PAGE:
5. “Why would ANYONE pay to play tracks from just one act when they can pay (or torrent) all of them elsewhere? This is stupid.”
    Bandcamp is primarily for smaller artists who are not large enough for people to illegally torrent their music and may not even be available on other streaming services (Spotify etc.) Also, you get a free download of everything the artist releases, not just streaming. Depending on what the artist charges ($32 or even $25 is a little bit high IMO) it could easily be worth it; buying an individual digital album might be $5 or $10 but if the artist typically releases 2-3 releases in a year (VERY possible for many independent artists–look at Mega Ran or Perturbator) then you’re already saving money.
    Apparently though you just like the idea of free music, and the idea of paying an artist for their work is so foreign to you that you believe everything should be free. This is a terrible attitude to have and I hope you never do anything creatively and then ask money for it.

  6. You are all missing the point. I am an artist as well as run a small social media agency. This is a great move by Bandcamp. Helping artists like myself find one more revenue stream is always appreciated (THANK YOU BANDCAMP).
    The best part of this new subscription plan is the intimacy you get to have with your loyal fans. They are not paying for the music, as much as they are paying for the behind the scenes interaction with their favorite artists. As an artist you can offer exclusive streaming to one of your shows, behind the scenes footage, intimate lessons teaching chords to your songs, cover song videos, handwritten lyric sheets, interact with fans about set lists and what songs should be performed at the live show. You can pre-release your new music to these fans and let them see the new music videos before you release them on YouTube.
    We will be releasing 5 new acoustic songs and music videos associated to help launch our Crowdfunding campaign for our 2nd Full Length Album in the next few months and this new Bandcamp subscription feature could not have come out at a more ideal time for our band. I will be using this platform to give exclusive pre-released access to our music videos and asking our loyal fans to help spread the word about the videos leading up to the public release date. We will also be uploading cover song videos weekly, which will not only help our organic search results on Google, but will also make our fans feel a part of the album release process to see the videos before we release them on YouTube and get them excited to share our new music with their friends.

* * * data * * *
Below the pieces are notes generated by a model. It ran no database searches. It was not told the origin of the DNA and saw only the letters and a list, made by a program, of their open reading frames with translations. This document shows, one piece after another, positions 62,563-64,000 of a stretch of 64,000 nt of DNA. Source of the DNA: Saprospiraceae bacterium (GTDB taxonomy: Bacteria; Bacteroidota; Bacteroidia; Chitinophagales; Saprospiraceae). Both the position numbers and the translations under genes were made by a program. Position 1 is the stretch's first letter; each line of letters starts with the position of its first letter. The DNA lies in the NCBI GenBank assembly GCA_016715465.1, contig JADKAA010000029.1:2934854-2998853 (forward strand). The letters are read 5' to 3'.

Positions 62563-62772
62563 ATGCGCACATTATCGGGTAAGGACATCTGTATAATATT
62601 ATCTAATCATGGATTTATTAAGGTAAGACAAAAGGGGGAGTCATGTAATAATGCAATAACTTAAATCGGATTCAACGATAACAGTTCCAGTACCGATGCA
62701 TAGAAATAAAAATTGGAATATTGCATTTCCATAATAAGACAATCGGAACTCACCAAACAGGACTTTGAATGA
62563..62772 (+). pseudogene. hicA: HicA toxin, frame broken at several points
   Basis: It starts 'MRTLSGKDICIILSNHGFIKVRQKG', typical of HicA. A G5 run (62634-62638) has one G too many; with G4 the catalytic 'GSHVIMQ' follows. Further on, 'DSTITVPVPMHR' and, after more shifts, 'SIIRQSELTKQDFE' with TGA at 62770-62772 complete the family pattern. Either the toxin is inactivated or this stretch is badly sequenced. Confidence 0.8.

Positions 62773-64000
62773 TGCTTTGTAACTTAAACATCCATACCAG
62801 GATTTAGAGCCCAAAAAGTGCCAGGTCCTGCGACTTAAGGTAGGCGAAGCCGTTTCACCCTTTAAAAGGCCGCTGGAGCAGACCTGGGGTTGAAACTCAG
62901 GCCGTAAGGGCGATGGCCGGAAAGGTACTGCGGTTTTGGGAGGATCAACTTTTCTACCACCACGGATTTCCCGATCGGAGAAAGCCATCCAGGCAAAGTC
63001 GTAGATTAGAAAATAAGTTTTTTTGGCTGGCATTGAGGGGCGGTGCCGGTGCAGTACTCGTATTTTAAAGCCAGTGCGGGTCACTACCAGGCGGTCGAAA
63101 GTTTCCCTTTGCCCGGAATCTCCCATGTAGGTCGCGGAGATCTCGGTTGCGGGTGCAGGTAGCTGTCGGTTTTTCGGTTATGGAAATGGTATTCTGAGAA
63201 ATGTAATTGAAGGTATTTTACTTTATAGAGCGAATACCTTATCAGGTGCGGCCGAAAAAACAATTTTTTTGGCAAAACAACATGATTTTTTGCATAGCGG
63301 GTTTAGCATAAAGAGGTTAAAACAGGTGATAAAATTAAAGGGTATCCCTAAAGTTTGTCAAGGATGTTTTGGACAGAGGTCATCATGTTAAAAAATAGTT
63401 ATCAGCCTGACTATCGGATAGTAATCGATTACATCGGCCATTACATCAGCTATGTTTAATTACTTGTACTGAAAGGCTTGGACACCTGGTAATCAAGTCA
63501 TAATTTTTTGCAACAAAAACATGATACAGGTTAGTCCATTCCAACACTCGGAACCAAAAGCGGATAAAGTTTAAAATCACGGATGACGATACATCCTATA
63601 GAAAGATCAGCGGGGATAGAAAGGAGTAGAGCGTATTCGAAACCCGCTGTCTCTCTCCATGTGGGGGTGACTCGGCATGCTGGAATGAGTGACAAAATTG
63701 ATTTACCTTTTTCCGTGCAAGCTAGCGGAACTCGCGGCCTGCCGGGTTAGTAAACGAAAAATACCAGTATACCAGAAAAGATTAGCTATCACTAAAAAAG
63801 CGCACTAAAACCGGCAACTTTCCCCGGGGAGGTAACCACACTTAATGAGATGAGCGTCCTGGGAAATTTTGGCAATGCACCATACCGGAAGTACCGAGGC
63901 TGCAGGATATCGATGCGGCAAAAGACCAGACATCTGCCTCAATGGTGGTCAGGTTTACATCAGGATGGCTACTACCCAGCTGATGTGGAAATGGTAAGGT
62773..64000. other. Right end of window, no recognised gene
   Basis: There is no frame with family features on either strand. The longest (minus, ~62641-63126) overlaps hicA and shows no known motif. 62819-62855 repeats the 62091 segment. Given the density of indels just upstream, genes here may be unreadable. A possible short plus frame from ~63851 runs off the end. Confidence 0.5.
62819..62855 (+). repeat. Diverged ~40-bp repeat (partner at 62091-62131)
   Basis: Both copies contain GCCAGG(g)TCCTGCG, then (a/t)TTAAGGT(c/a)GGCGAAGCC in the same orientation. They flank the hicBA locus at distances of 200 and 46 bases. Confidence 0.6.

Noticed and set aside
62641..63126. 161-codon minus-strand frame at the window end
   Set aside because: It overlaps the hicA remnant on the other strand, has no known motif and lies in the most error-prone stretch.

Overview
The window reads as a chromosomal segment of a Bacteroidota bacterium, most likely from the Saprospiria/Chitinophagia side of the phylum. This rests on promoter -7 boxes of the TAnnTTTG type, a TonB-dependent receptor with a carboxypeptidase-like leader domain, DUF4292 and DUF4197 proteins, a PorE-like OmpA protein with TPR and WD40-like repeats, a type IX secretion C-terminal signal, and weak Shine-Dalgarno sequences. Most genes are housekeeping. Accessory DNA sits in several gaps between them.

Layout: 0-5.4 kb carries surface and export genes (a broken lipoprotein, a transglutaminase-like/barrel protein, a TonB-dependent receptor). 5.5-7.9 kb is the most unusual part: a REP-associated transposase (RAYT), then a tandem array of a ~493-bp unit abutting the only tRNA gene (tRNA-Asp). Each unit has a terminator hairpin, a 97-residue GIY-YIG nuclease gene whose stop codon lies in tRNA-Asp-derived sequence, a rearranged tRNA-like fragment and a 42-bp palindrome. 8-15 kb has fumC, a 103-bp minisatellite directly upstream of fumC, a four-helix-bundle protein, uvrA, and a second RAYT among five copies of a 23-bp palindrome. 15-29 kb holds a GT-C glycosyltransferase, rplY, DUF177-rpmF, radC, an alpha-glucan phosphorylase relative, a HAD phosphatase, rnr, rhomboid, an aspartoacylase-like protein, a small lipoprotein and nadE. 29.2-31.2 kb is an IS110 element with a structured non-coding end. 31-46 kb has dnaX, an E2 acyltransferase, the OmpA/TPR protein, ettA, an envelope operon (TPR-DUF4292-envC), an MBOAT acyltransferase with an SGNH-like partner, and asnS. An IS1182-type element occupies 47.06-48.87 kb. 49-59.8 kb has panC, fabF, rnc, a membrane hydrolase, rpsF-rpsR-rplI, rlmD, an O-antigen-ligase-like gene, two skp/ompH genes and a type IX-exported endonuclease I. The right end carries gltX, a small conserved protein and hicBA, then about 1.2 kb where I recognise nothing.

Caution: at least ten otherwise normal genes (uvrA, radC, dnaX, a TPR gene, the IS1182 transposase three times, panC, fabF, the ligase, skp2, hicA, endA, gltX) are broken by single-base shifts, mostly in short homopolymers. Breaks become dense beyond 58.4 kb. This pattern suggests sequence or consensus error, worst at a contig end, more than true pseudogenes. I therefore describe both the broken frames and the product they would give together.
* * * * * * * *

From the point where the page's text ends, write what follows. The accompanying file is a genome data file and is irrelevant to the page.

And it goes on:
As an artist I will be using this platform as our new exclusive members only fan club the CCC – Cali Conscious Crew for my Southern Califronia Barefoot Beach Reggae band Cali Conscious (Download 12 songs for free at
    This is the exact same model that Patreon is using. Patreon has been super successful helping artists share their work with exclusive fan memberships. I’m surprised Ari’s Take hasn’t done a review yet calling Bandcamp out on stealing their platform idea. He uses the platform regularly like 1000’s of other artists who have been making residual income from this method. Regardless of whose idea it is and whichever platform you use, it is another great revenue stream for independent musicians pursuing their dreams and making a living doing what they love!

  7. “Fans are more interested in a song by an artist than the artist themselves in most cases.”
    Would you really call those people, “fans,” though? They sound more like casual music listeners, maybe, but not what I would consider fans. Bandcamp’s Subscription service, Patreon, etc. are not directed at casual listeners, but at the minority of serious fans who care about the music and about the musicians that create the music (they do exist, and it’s the musician’s job to find them and create amazing music for them).
    This is not, of course, a complete strategy, but it’s one piece of the puzzle (and for people like Amanda Palmer, it’s a ~$37k/song piece of the puzzle…and it took less than 10k fans to generate that patronage).
    ~ Andrew ( )